While public sector projects have historically been funded by the government, the introduction of a public-private partnership (PPP) law in 2019 (see analysis) is likely to increase the use of PPPs for state projects.
One such project under the new PPP scheme was unveiled in January 2019 when the government announced the construction of 45 public schools, requiring investment totalling QR4bn ($1.1bn), and projected to be delivered between 2021 and 2023. The private sector will be responsible for financing, building and maintaining the schools, while the government will take charge of their management.
Contracts with the public sector frequently see a heavy transfer of risk from the employer to the contractor. As a result, contractors may find it more difficult to seek an extension to a project deadline.
Qatar’s considerable investment in infrastructure related to the 2022 FIFA World Cup initially drove significant growth in the construction sector. Recently, however, growth in the sector has started to level out as projects for the tournament have largely been awarded.
There was some concern for the industry in August 2019 when Fitch Solutions revised its growth forecast for the sector from 8.2% in its previous analysis to -0.3%. This comes on the back of repeated and dramatic fluctuations in the price of oil, as well as the ongoing embargo imposed by several neighbouring states and a global economic slowdown.
Fitch stated that the adjustment came in response to the release of data for 2018 that was below expectations, as well as a 1.2% contraction of the sector during the first quarter of 2019. The sector grew by 4.5% in 2018, substantially lower than the preliminary estimate of 12.5%, and Fitch predicts additional contractions in 2022 and 2023.
While the industry may indeed be going through a contraction, many working in the sector consider it as beneficial. “I see this as a healthy correction,” Ferass Anwar Al Qawasmi, deputy managing director of local firm Ramco Trading and Contracting, told OBG. “While we are all suffering from the decrease in the number of new projects, this will allow the more robust entities to continue operations.”
Despite the slowing performance, there is cause for optimism for the construction sector. The added value of all industry activities – which includes construction – as a percentage of GDP increased from its low of 53.2% in 2016 to 61.1% in 2018, though still short of its 2013 value of 71.8%.
One of the major concerns expressed by Fitch was a predicted narrowing of the project pipeline following the completion of projects related to the 2022 FIFA World Cup. However, nearly QR60bn ($16.5bn) has been allocated for infrastructure and real estate investments over the next decade as part of Qatar National Vision 2030, which should offset falling 2022 FIFA World Cup-related spending.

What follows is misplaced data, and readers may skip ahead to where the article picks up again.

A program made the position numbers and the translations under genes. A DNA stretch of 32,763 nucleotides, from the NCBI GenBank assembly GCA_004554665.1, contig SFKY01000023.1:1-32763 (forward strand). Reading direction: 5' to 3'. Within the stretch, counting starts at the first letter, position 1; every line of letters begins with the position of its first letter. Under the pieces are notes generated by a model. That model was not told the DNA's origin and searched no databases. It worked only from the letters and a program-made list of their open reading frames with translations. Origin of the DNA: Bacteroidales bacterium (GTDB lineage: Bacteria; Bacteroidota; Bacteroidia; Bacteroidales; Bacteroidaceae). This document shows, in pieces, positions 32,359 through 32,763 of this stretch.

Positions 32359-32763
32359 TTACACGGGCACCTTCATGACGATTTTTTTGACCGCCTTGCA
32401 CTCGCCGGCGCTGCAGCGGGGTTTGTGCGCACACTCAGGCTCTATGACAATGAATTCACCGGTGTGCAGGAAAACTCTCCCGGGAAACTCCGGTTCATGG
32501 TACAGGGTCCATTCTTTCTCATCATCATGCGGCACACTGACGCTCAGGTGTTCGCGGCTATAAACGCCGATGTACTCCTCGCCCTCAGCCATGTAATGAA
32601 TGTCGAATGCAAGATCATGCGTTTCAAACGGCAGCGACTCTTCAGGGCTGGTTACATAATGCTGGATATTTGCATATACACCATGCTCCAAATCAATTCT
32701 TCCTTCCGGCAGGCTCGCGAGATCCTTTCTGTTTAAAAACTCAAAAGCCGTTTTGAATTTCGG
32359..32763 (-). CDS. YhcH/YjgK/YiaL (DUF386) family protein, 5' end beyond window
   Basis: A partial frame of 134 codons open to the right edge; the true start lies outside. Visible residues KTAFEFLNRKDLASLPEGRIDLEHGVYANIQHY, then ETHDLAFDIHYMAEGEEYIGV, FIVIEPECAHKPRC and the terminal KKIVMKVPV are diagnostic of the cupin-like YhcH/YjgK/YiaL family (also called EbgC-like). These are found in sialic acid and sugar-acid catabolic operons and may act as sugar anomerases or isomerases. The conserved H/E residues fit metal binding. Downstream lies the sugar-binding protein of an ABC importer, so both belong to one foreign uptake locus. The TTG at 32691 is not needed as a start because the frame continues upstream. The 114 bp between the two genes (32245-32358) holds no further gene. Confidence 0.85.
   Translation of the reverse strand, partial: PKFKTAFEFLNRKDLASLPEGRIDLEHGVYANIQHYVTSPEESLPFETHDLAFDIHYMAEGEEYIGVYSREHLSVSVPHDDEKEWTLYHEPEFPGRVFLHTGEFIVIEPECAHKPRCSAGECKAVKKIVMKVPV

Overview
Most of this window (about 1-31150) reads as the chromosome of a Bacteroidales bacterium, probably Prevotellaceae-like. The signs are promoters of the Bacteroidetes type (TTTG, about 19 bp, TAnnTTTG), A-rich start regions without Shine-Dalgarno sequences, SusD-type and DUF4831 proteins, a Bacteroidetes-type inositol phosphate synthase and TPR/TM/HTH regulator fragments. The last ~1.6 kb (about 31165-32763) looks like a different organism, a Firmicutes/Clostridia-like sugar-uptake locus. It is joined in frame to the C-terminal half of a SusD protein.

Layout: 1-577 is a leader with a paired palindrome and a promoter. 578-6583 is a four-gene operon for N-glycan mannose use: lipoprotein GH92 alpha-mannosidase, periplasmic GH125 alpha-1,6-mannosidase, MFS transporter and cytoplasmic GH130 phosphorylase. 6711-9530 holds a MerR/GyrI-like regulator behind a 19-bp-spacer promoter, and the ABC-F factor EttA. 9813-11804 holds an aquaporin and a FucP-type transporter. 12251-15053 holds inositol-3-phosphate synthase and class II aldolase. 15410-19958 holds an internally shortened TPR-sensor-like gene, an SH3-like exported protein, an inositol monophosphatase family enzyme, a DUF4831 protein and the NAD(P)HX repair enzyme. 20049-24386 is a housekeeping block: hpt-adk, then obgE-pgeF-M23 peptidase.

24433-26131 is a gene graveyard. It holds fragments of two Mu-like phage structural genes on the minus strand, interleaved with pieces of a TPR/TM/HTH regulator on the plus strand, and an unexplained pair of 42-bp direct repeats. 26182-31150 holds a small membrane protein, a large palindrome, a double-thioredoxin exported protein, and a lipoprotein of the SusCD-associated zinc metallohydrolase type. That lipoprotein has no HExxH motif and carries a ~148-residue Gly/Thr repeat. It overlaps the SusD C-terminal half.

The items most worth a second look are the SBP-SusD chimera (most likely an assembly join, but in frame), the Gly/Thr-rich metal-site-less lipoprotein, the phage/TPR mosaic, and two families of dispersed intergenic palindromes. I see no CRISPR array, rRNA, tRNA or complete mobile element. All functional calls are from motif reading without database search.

Many local companies, however, have maintained a positive outlook. “I do not predict a downfall within the construction industry,” Junu Kurian, director of strategy and implementation at local construction firm Coastal Group, told OBG, citing the company’s 120 construction projects that are currently under way as cause for optimism. While much of the firm’s current work is focused on the 2022 FIFA World Cup, Kurian said it is working on several projects that are not related to the tournament.
Additionally, Al Qawasmi notes that the correction period in the construction sector has resulted in a drop in real estate prices, which could provide opportunities in that sector. “It is healthy right now to build,” he told OBG. “People are beginning to have more choices. They will leave older neighbourhoods with less developed infrastructure and move to newer neighbourhoods if given the opportunity.”
When the construction boom was at its peak in 2016, Amsterdam-based design, engineering and consulting company Arcadis ranked Doha as the most expensive city for construction in the MENA region, the primary reason being the many materials that need to be imported. Since the blockade, however, the country has developed its capacity for both stockpiling and manufacturing materials locally. In February 2019 Qatar National Cement Company completed a 5000-tonne-per-day clinker production plant, taking the country’s capacity to 16,000 tonnes per day.
Companies in the country were quick to find solutions to work around the blockade, and learned to plan ahead and anticipate lead times to a greater extent than they previously had. Steel, for example, must now be sourced directly from producers in India. “There have not been any major negative effects from the blockade on the construction sector,” Osama Hadid, CEO of Al Jaber Engineering, told OBG. “This is because a lot of the materials that were pre-ordered as a usual practice were just rerouted through countries like Oman. While these materials were being rerouted through other countries, alternate arrangements were being executed to mitigate delays.”